It’s hard to remember a time when I left the house every day to go to my office to sit in a room with clients. I guess for us all it’s becoming increasingly hard to remember that strange country called “normal” although I think most of us hanker after it. Will that world ever return? The smart money seems to be on that not being any time soon. Whilst I know of mediators returning to face to face work, personal and client safety issues aside, I feel that a computer screen is less of a barrier to the spirit of mediation than it is for clients and mediator to sit in the same physical space behind perspex screens or wearing face masks. At least onscreen we all look each other in the eye and pick up on the facial signals we all give.
As a board member of the Family Mediators Association, I (with my fellow board members) have been hosting regular Zoom sessions where our members can meet up to discuss mediation in this strange new world or just have a chat. I seem to remember there was an awful lot of discussion about hair and longing to be able to visit a hairdresser in the early days of lock down. From my conversations with many mediators, it seems that only a tiny minority are returning to face to face work at the moment.
However blase some people seem to be about the threat, the reality is that coronavirus still presents as much of a threat as it did at the beginning. Bar an effective and widely available vaccine, that seems likely to be the case for the foreseeable future. Given that, online mediation is the option of choice right now, indeed for many clients the only option..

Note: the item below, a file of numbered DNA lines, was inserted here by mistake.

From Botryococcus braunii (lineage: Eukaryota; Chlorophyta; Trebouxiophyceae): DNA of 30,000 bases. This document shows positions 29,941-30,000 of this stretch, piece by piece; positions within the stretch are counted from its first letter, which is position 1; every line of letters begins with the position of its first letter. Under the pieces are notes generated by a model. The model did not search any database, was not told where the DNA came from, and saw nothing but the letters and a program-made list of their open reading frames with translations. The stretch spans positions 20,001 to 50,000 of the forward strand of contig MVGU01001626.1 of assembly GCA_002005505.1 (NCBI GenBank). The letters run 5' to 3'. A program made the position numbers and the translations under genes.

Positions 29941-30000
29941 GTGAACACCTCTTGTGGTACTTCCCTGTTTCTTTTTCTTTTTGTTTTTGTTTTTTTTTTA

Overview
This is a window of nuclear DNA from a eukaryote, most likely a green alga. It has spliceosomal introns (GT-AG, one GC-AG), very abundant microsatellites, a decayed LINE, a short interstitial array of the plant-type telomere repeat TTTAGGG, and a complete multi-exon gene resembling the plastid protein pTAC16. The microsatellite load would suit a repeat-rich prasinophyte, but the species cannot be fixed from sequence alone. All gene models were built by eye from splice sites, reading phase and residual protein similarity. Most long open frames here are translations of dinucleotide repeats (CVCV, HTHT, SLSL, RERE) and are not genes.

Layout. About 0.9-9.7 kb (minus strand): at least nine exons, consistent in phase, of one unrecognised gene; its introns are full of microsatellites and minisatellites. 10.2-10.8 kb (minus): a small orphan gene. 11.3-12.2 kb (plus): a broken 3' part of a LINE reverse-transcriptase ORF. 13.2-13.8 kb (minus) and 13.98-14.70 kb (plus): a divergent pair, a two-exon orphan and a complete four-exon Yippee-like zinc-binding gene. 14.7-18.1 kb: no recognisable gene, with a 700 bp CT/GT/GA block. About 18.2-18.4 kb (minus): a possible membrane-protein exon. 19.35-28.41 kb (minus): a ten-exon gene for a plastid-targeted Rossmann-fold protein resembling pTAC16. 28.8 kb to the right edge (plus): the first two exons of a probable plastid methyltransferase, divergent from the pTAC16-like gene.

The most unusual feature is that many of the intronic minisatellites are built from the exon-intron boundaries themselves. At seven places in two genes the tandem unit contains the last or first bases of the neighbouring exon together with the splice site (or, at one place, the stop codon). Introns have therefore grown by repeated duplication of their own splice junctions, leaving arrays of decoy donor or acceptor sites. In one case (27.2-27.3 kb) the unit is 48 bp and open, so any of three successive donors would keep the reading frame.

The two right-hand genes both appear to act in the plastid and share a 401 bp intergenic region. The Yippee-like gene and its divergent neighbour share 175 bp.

That however is I think to look at what online mediation offers in a very negative way, purely as an alternative to the traditional face to face mediation. There are many of us mediators who would almost certainly never have considered working other than face to face before March this year who are converts to the online world. I know I’m not at all the only one who has come to evaluate the process as positive. I have lost count of the number of mediators who have said that they feel that online working is better in many ways.
It is more flexible- no longer those long-drawn out arguments about where to mediate when clients live at a geographic distance from each other. It’s just a question of a good enough broadband connection and a private space in your own home. There is no need to travel to see a mediator. He or she comes to a screen in your own sitting room or kitchen.
And I believe that having clients in their own spaces is important. It gives a lot of clients a confidence in stating their own views (essential to the process) which is sometimes lacking in the mediator’s room. There is also the odd phenomenon that clients by and large respect each other’s turn to speak far more than they ever did when sitting across from me and their esrtwhile other half in my room. Not always of course. But then the mediator can always mute the warring couple briefly to enable herself to get a word in edgeways!
Online mediation means the mediator being creative about how to deal with financial disclosure for instance. However it’s just a question of selecting a safe medium for exchange and attuning yourself to reading documents online rather than wading through a pile of paper. I don’t have to feel as guilty as I did about all the trees sacrificing their lives to fill my filing cabinets. Paperless is the way forward.
For those very many of us pushed to online mediation by force majeure who would previously have scorned the idea of ever working that way, it has been a revelation. I for one am glad I was pushed into working this way although not at all about the reason for that push. I still would like my real life back please.